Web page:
What's The Difference Between The Last Ocean Liner In The World And A Regular Cruise Ship

There was once a time when ocean liners ruled the seas. Built for speed and inclement weather, the main purpose of an ocean liner was to transport passengers from one continent to the other, on time and in style. In their heyday from the 1840s to the 1950s, before the surge in transatlantic air travel, an ocean liner was the safest and most efficient way to get across the Atlantic and other oceans.

Today, the tide has turned. Passengers are more likely to embark on a sea voyage via cruise ship instead of an ocean liner. Cruise ships are built for fun and entertainment — essentially a floating resort. They are larger than traditional ocean liners, as they don't need to be as fast. They also offer more amenities, becoming a destination in and of themselves.

While you have limitless options for booking a cruise, there is only one ocean liner left in operation: the Queen Mary 2 by the Cunard Line. It was constructed to honor the original Queen Mary, a ship known for its elegant design and premium comfort that sailed from 1937 to 1967. If you love history and cruising, the Queen Mary 2 is one bucket list item that's not to be missed.

What makes the Queen Mary 2 unique

Launched in 2003 and named by the late Queen Elizabeth, the Queen Mary 2 is featured at the top of many lists. As well as the last ocean liner, it's also the most expensive one ever built ($900 million) and the largest of its kind, sitting at 1100 feet long and 200 feet above the water. For scale, that's roughly the length of three football fields. It's also the only ship in the world with regular transatlantic crossings from New York to Southampton, carrying 2,691 guests in seven days across the North Atlantic, says the Cunard website.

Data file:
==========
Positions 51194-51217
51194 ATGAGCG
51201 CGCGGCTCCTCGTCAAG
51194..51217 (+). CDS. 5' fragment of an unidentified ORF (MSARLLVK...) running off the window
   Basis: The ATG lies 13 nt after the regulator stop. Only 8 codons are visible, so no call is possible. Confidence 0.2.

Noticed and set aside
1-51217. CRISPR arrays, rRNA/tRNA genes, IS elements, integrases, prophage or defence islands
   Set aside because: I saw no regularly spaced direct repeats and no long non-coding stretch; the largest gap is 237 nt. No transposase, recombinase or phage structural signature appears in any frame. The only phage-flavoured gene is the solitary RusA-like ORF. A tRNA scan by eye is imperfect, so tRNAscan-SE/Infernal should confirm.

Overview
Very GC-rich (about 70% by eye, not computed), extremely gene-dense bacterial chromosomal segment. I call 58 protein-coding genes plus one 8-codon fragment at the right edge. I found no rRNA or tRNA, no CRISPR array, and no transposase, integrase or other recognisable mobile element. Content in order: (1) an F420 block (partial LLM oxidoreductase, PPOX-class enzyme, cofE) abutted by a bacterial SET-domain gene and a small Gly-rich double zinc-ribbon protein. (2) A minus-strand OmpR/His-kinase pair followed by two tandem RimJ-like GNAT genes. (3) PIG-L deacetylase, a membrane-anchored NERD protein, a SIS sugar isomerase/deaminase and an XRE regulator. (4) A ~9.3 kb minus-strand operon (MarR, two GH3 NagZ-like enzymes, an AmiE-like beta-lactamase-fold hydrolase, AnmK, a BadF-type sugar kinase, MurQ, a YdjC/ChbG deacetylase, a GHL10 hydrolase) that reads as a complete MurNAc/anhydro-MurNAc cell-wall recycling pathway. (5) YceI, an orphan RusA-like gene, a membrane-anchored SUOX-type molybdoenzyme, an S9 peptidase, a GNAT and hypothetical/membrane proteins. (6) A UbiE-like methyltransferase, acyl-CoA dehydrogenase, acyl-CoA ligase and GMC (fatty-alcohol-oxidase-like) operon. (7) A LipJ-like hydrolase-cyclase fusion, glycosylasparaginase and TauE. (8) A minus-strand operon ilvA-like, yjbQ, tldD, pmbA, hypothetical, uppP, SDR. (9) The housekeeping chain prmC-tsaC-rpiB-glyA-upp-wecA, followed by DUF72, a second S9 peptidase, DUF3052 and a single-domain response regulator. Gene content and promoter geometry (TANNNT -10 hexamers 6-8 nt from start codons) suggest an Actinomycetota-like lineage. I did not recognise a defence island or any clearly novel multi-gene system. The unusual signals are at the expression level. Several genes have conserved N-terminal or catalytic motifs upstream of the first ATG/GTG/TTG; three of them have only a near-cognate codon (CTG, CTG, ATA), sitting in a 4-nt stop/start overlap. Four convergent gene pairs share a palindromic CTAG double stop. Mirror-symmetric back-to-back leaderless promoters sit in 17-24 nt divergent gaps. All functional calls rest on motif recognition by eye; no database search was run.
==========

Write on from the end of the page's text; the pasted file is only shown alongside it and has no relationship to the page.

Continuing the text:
But there's more. The Queen Mary 2 also houses the world's largest planetarium at sea, along with the largest library of more than 10,000 books. It's also the only transatlantic crossing with kennels, so you can bring your pets with you. The New York departure is so popular with pet parents that there's often a waitlist to snag one of the kennels, so be sure to book early. And, of course, no pet area would be complete without a fire hydrant from New York and a lamppost from Liverpool. Dogs will be dogs, after all.

What to know before you go

The Queen Mary 2 is known for its opulence. The bellmen wear red uniforms in white gloves, the cellar boasts 450 varieties of wine, and there's traditional afternoon tea served on fine china, complete with a pianist or harpist nearby. If you've been saving an outfit for a special occasion, add it to your packing list, as Cunard has a dress code that encourages guests to wear cocktail attire in the evenings. The Queen Mary 2 has all the hallmarks of luxury without being stuffy as if you're living in a classic black-and-white photo that has suddenly sprung to life.

The transatlantic crossing starts at $699 to $1,139 for an inside stateroom, depending on the dates of your journey. A room with a balcony ranges from $899 to $1,799, though prices are subject to change. Your ticket includes access to onboard restaurants, open-air pools, gym facilities, theater performances, guest speaker events, deck games, dance classes, and gala evenings — think tuxedos and ball gowns. And with that sturdy ocean liner construction, you won't even spill a drop of champagne. Cheers to that.